9. So IF THE LOAN FAILED or was declared a failure as being part of a pool that went into failure, the insurance paid off.
  10. Hence the only way they could cover themselves for taking $1,000 on a $500 loan was by making absolutely certain the loan would fail.
  11. It wasn’t enough to use predatory loan tactics to trick people into loans that resulted in resets that were higher than their annual income. Wall Street still had the problem of people somehow making the payments anyway or getting bailed out by parents or even the government.
  12. They had to make sure the homeowner didn’t want the loan anymore and the only way to do that was to make certain that the homeowner would end up in a position wherein far more was owed on the loan than the house ever was worth and far more than it would ever be worth in the foreseeable future.
  13. They had to make sure that the federal government didn’t step in and help the homeowners, so they created a scheme wherein the federal government used all its resources to bail out Wall Street which had created the myth of losses on loan defaults for notes and mortgages they never owned. It would then become politically and economically impossible for the government to bail out the homeowners.
  14. This is why principal reduction is off the table. If these loans become performing again, insurance might not be triggered and the investors might demand the full $1,000. With insurance on the $500 loan they stand to collect $15,000. without it, they stand to lose $1000. There is no middle ground.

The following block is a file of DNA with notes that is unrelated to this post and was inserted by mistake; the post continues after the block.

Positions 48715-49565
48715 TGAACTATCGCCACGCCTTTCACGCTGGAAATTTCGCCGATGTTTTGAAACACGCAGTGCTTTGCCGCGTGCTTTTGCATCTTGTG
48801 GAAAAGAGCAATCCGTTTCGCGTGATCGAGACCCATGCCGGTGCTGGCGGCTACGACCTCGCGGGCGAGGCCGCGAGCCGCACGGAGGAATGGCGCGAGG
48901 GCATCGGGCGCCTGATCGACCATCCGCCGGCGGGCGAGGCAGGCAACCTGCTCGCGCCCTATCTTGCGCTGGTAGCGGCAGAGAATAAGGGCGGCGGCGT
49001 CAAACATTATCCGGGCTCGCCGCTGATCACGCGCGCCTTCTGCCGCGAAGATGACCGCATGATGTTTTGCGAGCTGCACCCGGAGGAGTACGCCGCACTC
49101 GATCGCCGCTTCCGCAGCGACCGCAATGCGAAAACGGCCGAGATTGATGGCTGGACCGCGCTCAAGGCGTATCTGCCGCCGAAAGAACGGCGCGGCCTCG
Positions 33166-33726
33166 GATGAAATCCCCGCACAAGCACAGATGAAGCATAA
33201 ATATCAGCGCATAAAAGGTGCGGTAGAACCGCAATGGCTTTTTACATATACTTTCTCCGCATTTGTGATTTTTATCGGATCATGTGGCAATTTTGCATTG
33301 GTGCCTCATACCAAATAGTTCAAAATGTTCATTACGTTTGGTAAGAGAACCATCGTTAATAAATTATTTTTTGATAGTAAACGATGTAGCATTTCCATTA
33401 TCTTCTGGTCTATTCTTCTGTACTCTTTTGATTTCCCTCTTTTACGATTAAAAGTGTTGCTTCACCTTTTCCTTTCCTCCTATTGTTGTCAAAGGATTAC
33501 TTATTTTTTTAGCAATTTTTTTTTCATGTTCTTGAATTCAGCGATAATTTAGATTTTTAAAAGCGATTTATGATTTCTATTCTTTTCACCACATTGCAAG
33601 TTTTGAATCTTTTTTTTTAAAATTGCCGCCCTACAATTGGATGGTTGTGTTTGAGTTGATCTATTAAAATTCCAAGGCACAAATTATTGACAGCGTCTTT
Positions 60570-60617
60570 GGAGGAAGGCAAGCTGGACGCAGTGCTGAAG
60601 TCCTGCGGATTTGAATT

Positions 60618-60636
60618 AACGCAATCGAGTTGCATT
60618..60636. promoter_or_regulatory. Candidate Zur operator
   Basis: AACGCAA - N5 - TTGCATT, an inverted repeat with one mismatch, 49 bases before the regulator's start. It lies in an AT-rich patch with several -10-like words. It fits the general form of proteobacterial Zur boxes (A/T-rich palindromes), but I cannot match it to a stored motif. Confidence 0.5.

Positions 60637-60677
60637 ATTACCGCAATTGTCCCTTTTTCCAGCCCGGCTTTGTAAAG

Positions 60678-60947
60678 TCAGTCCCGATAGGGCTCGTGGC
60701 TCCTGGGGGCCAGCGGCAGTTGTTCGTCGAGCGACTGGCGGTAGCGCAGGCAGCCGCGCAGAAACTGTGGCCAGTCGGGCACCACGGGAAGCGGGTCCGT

15. So they needed a method to get the “market” to rise in values as much as possible to levels they were sure would be unsustainable. That was easy. They blacklisted the appraisers who wanted to practice honestly and paid appraisers, mortgage brokers and “originating lenders” (often owned by Wall Street firms) 3-10 times their normal fees to get these loans closed. They created “lenders” that were not banks or funding the loans that had no assets and then bankrupted them.
  16. With the demand for the AAA rated and insured MBS at an all-time high the demand went out to mortgage brokers not to bring them a certain number of mortgages but to bring in a certain dollar amount of obligations because Wall Street had already sold the bonds “forward” (meaning they didn’t have the underlying loans yet).
  17. With demand for loans exceeding the supply of houses, they successfully created the “market”conditions to inflate the market values on a broad scale thus giving them plausible deniability as to the appraisal fraud on any one particular house.

Whether you call it appraisal fraud or simply an undisclosed yield spread premium, the result is the same. That money is due back to the homeowner and there is a liability to the investors that they don’t know about. Why are the fund managers so timid about pressing the claims? Perhaps because they were not fooled.

Semantics: What a difference a word makes — Creditor — Trustee

Using the voluminous amount of feedback to Livinglies.wordpress.com, some observations about the words you use in litigation and in your correspondence, QWR and DVL might well be of some assistance.